With many school systems operating remotely, or in some hybrid learning format, it’s more important than ever to stay student-centered. Student-centered teaching is also more challenging than ever. School systems, teachers, administrators, parents and students learned a lot during the pandemic about what works –and what doesn’t — in a digital learning environment. Those lessons will serve them well as we all look to 2021 and consider new, as well as tried and true ways of staying student-centered to keep students engaged and ensure effective learning.
A Look at Student-Centered Learning Theory
Student-centered learning theory was originally championed by clinical psychologist Jean Piaget. It’s an approach to learning that puts learners in the driver’s seat, allowing them to choose what and how to study and what topics may be of most interest to them.
“Teachers encourage student-centered learning by allowing students to share in decisions, believing in their capacity to lead, and remembering how it feels to lead,” says John McCarthy in an article for Edutopia.
Learning doesn’t just take place in the classroom, of course. Exposing students to a wide range of experiences can be a good way to help them identify topics and issues that appeal to them in an experiential way. Importantly, these events can—and increasingly are—occurring in a virtual classroom format.
“The current disruption in the school system has made it even more evident the need to shift from adult-lead traditional learning to student-centered learning founded on metacognition,” says Lindsey Wander, founder and CEO of WorldWise Tutoring LLC.
“It is clear that students need more opportunities to develop personalized essential skills such as time management, self-assessment, accountability, and the like, along with the freedom to explore personal interests, think critically, creatively problem-solve, and innovate,” Wander says.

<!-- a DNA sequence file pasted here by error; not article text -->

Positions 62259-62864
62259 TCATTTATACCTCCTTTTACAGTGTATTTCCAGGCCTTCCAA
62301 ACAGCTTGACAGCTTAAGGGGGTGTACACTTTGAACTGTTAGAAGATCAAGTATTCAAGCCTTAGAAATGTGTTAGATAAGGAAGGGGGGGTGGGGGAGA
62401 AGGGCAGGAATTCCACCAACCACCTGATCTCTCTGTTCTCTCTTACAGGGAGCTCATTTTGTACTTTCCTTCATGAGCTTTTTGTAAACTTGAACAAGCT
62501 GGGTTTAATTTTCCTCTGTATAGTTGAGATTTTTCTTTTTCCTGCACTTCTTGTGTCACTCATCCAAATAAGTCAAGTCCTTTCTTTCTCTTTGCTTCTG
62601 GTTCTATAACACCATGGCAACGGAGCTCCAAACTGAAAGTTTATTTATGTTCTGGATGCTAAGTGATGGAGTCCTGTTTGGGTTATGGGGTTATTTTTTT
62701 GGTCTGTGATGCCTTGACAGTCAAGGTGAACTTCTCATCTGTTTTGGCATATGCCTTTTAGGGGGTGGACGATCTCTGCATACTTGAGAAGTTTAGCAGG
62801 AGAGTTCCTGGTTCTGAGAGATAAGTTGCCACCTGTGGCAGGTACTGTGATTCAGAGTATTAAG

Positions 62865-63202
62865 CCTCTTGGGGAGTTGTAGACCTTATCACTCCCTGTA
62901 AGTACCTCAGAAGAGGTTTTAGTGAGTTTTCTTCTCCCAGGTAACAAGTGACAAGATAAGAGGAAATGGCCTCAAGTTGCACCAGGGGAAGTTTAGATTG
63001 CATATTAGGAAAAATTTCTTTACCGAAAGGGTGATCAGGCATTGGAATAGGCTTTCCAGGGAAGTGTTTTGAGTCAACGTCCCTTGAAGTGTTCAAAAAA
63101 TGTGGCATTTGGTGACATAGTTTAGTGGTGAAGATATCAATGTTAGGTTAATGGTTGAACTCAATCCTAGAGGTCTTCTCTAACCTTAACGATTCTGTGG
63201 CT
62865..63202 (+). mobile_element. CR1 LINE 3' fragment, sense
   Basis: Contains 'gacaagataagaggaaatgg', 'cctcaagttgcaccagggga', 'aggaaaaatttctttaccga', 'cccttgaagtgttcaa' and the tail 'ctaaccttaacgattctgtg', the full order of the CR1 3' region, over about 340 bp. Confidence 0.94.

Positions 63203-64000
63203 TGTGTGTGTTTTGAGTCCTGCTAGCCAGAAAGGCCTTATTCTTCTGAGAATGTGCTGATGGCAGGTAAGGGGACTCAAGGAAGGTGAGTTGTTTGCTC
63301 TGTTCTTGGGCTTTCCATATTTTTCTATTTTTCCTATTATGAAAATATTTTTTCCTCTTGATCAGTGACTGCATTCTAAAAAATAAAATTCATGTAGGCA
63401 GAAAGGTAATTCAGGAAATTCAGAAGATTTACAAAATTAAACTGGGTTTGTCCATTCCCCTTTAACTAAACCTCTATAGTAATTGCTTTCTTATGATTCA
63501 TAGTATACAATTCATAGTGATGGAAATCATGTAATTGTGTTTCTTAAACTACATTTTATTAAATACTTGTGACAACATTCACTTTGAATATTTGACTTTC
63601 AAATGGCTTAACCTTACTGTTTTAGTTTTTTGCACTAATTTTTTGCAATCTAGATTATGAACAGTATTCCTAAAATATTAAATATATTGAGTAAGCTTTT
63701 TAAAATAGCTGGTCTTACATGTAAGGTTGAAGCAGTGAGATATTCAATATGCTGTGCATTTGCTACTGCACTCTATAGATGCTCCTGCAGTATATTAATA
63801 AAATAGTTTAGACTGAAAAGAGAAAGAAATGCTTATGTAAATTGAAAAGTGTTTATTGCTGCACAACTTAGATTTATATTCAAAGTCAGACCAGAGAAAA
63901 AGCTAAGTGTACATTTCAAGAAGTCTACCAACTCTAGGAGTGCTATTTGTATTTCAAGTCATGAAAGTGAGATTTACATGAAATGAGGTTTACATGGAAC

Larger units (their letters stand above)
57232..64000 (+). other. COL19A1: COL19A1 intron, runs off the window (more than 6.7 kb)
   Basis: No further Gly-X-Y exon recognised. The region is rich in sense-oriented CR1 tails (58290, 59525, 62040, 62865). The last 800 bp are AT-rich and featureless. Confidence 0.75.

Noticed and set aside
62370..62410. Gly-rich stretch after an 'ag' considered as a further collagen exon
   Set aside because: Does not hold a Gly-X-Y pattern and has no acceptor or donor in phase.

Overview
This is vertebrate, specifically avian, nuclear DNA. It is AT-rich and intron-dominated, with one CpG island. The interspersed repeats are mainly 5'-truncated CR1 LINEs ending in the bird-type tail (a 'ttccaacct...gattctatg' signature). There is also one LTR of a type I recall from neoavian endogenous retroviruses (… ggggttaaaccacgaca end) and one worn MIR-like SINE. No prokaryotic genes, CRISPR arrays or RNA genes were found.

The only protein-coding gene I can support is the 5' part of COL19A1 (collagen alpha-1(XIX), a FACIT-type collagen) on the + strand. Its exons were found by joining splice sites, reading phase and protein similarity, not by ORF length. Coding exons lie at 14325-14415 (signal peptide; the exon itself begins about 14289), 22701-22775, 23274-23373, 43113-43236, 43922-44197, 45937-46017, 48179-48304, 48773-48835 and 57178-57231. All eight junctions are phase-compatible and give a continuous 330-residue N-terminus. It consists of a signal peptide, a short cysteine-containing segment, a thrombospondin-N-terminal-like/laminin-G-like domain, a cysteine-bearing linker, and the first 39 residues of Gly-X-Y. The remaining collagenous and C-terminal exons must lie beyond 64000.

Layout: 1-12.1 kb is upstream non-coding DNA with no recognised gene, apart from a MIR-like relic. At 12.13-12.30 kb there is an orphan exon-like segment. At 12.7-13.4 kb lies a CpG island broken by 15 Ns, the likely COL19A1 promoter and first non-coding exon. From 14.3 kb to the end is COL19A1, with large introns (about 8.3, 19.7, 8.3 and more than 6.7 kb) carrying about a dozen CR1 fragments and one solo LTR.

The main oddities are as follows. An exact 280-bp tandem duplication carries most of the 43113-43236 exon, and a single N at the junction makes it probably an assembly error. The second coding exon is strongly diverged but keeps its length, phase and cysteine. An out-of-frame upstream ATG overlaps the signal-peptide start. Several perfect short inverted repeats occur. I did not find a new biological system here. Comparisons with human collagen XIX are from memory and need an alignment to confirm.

Fortunately, teachers and administrators are learning that, even in the midst of the pandemic, while many school systems are teaching with remote or blended classrooms, technology offers some valuable opportunities to engage students.
Engaging Students Through Student-Centered Teaching
At Futuro Academy, a public charter school located in Las Vegas, events have traditionally been a strategy to drive student engagement and stay student-centered, says executive director Ignacio Prado. The school is committed to programming, he says.
In a typical year, Futuro Academy has two major carnival events and three field trips per class. Students, says Prado, “are always looking forward to some fun and celebrations.” These events, he says, “help students stay centered, focused and engaged.”
COVID-19 has caused such in-person events to be canceled. That doesn’t mean that their commitment to student-centered teaching has to be eliminated though. “With cancellations of in-person events due to COVID, we wanted to find a way to still make these occasions happen and give students something to be about,” says Prado. “We’ve held two very successful virtual school-wide events, and gone on some virtual field trips, but they have come together hastily as we’ve adapted to virtual school.”